Sinha (1972) found it necessary to add 0.5% bovine serum albumin (BSA) to stabilize the catalase at such high dilutions. The BSA will not interfere with the assay, but it should be subtracted from the result if and when you do a determination of total protein in the solution (see step 8 of Assay, below).

The Assay: Once you've made your graph of Absorbance at 570 nm vs. micromoles of H2O2, you can use aliquots of your enzyme preparation to test how much H2O2 the enzyme destroys in various time intervals; alternatively, you can use differing amounts of enzyme preparation and a fixed time interval. If you've found the proper dilution for the enzyme, the former is suggested. Its procedure is as follows:

1.) From the H2O2 solution, add enough to a small flask so that there are 800 micromoles (0.0008 moles) H2O2 in it. This corresponds to 4 mL of a 0.2 M solution of H2O2.
2.) Add 5 mL of the phosphate buffer to this.
3.) Add 1 mL of the enzyme preparation that was diluted according to the instructions, above. Swirl the flask gently, but don't actually shake it or you'll throw off your results.
4.) Withdraw 1.0 mL of this reaction mixture and inject it into 2.0 mL of dichromate / acetic acid reagent. This time you don't have to worry about gentle swirling- you can go ahead and agitate it. The goal here is to halt the enzymatic reaction completely.  Using different test tubes, repeat this procedure at 60 second intervals.
5.) Heat each test tube for 10 minutes in a boiling water bath to decompose the blue precipitate and produce a green solution.
6.) Measure the absorbance at 570 nanometers in the spectrophotometer.
7.) Using the "standard curve", determine how much H2O2 was left in the solution when the enzyme was stopped with acetic acid.
8.) Optionally, determine how much protein is in the solution and relate this to enzyme activity. The method of Lowry, et al. (1951) or of Bradford (1976) and Spector (1978) is suggested. If you don't have the time or desire to perform these methods, try measuring the total mass of solids in the evaporated enzyme preparation and relating this to activity. Obviously, there will be other proteins, carbohydrates, and nucleic acids in such a residue, so you won't be able to know how much catalase is really in there unless you've either gone through a whole purification routine or you've purchased your catalase from a supply house.

The dichromate / acetic acid reagent can be thought of as a "stop bath" for catalase activity. As soon as the enzyme reaction mixture hits the acetic acid, its activity is destroyed; any hydrogen peroxide which hasn't been split by the catalase will react with the dichromate to give a blue precipitate of perchromic acid. This unstable precipitate is then decomposed by heating to give the green solution.
As Sinha admits, a problem with the dichromate assay is that sugars and certain amino acids will also react; however, the 1972 paper indicates that these molecules shouldn't have significant effects at the concentrations we'll be dealing with.
Naturally, we can avoid the matter of interference altogether if we use as pure a catalase preparation as possible. Many scientific papers and at least a couple of books are devoted to the subject of purifying proteins; it's worth it to familiarize yourself with the basic principles. A good place to start is Protein Purification by Robert K. Scopes (1994).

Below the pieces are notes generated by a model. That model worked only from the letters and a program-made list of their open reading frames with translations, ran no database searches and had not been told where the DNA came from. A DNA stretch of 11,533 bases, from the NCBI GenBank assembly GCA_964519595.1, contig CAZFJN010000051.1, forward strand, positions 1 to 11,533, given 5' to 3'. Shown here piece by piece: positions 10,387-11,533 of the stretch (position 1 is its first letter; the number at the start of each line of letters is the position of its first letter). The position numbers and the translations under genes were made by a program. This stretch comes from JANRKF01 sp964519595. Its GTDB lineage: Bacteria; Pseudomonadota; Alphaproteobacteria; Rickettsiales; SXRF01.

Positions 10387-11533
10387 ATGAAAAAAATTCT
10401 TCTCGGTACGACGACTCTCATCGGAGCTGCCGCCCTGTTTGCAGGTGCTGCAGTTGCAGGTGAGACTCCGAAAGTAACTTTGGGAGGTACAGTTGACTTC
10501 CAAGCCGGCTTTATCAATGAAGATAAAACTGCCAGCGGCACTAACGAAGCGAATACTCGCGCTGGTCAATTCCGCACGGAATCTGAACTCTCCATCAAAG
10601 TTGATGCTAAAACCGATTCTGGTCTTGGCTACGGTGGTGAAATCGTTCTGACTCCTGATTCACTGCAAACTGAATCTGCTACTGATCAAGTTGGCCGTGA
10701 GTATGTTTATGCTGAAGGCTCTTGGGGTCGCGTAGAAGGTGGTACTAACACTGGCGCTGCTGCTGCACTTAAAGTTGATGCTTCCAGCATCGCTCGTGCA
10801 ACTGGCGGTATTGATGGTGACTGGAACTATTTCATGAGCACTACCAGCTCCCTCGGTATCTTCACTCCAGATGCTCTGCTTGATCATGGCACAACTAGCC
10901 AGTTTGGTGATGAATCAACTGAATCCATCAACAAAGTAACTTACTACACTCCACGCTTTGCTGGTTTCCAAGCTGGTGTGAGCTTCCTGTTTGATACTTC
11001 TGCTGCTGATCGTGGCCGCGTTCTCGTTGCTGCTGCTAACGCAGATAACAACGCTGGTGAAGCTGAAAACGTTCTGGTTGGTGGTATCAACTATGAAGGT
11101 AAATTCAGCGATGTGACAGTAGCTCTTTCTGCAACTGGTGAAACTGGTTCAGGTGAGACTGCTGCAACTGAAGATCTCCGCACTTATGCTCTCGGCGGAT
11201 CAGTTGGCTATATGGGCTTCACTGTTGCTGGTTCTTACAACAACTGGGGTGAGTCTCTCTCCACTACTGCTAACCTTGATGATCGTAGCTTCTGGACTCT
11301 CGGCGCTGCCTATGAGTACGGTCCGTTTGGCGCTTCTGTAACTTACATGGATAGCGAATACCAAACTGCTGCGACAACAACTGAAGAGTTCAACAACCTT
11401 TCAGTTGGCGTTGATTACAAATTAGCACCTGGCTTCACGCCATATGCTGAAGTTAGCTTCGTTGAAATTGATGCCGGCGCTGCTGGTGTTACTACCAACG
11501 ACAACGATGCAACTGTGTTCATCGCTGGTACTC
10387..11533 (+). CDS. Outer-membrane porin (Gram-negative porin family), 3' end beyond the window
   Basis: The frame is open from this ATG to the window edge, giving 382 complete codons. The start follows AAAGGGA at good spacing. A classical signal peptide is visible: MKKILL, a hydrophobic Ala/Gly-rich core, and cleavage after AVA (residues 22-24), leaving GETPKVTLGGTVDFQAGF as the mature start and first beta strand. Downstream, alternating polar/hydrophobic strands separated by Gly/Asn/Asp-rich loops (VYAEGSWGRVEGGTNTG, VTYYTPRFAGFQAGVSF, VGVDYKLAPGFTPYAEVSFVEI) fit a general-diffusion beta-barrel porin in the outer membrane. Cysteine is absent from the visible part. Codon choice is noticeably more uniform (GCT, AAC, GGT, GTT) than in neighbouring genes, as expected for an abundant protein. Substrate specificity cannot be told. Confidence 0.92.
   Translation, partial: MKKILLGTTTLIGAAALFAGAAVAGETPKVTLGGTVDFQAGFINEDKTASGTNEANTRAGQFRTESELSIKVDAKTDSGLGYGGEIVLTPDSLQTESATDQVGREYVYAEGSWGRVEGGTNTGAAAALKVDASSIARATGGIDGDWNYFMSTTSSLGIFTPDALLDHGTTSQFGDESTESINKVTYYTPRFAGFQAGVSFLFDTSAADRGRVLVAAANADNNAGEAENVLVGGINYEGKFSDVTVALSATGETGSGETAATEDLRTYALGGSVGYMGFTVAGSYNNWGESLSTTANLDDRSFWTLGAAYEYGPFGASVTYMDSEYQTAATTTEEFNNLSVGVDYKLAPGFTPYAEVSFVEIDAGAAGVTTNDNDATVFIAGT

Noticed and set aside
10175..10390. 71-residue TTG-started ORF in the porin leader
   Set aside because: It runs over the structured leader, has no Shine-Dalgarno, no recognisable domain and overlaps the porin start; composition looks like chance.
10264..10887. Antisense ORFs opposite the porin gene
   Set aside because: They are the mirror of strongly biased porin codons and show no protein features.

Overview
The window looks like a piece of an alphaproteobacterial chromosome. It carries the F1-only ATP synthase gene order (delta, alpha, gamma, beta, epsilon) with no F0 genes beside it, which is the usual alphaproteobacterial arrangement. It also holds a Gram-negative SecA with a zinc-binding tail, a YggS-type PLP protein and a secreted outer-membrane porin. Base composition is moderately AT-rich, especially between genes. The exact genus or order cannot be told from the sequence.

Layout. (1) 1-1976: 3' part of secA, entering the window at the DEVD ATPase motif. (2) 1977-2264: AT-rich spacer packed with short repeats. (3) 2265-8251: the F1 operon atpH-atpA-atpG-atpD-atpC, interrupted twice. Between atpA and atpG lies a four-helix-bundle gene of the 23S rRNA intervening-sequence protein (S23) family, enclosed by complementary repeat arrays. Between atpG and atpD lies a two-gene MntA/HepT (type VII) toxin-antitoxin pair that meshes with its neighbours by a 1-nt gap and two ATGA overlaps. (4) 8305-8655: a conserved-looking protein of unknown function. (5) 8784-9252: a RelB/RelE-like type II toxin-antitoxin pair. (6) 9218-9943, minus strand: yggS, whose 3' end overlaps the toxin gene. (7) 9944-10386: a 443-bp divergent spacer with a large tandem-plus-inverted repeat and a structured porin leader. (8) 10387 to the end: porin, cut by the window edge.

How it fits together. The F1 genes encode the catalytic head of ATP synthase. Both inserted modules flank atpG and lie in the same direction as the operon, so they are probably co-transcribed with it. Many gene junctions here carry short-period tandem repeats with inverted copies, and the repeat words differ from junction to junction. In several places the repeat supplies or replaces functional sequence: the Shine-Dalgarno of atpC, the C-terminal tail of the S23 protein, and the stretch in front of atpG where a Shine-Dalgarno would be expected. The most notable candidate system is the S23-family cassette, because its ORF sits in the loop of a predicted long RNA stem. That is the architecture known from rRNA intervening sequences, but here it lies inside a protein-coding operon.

Catalase is only one of many readily-obtainable enzymes that can be assayed with a spectrophotometer and some fairly common lab reagents. Phosphatases are another favorite class of enzymes to study, but that's just an example. Consult the biochemical literature of the past 60 years or so, and you'll be sure to find numerous enzymes that can be assayed satisfactorily in the classroom.


1 The best temperature is just above freezing- otherwise, ice crystals that form can actually destroy enzyme activity unless the freezing is extremely rapid and thorough. Ordinary freezers can actually cause enzyme denaturation, not hinder it- though this varies depending on what else is in the solution besides the enzyme (salts, stabilizing reagents, other proteins, etc), among other factors. When ready to do the enzyme assay, you should let the enzyme mixture reach room temperature before adding the reagents.  Temperature has a marked effect on enzyme activity, and we don't want it varying between assay tubes if any kind of meaningful results are desired for this experiment.  Back to article

2 If time permits, pour an equal amount of homogenized potato into a few, separate centrifuge tubes and centrifuge each at a different speed (keeping the time constant).  See which speed gives you the highest enzyme activity in the clear solution that results.  Test the solid matter at the bottom of the tubes as well.  Do these solids have any catalase activity? Why or why not?  You can measure a solution's specific activity as micromoles H2O2 destroyed (per second) divided by the number of milligrams protein per ml of preparation. Obviously, the purer the preparation, the more of this protein is going to be actual catalase. Back to the article

3 Since you've already run the standards at this point, you can stop diluting when you get a reading that falls somewhere on your standard curve. Try to stay within these confines, since you can't be sure that absorbance readings outside this range will still be part of a linear function. In other words: we've made a standard curve that shows a linear relation for absorbance versus micromoles H2O2 in solution, but it is not safe to assume that the relation will be linear everywhere, or even anywhere, outside the range we've tested.
If you want to prove linearity for a wider range of absorbances vs. concentrations, it's necessary to make a more comprehensive standard curve. Don't bother using more than about six points, though, unless you've got a surplus of time on your hands...

Back to the article


Bradford, M.M. "A Rapid and Sensitive for the Quantitation of Microgram Quantities of Protein Utilizing the Principle of Protein-Dye Binding." Analytical Biochemistry 72, 248-254 (1976).

Lowry, O.H., et al. "Protein Measurement with the Folin Phenol Reagent." Journal of Biological Chemistry 193, 265-275 (1951).

Scopes, Robert K. Protein Purification: Principles and Practice. New York: Springer-Verlag, 1994.

Sinha, A.K. "Colorimetric Assay of Catalase". Analytical Biochemistry 47, 389-394 (1972).

Spector, T. "Refinement of the Coomassie Blue Method of Protein Quantitation." Analytical Biochemistry 86, 142-146 (1978).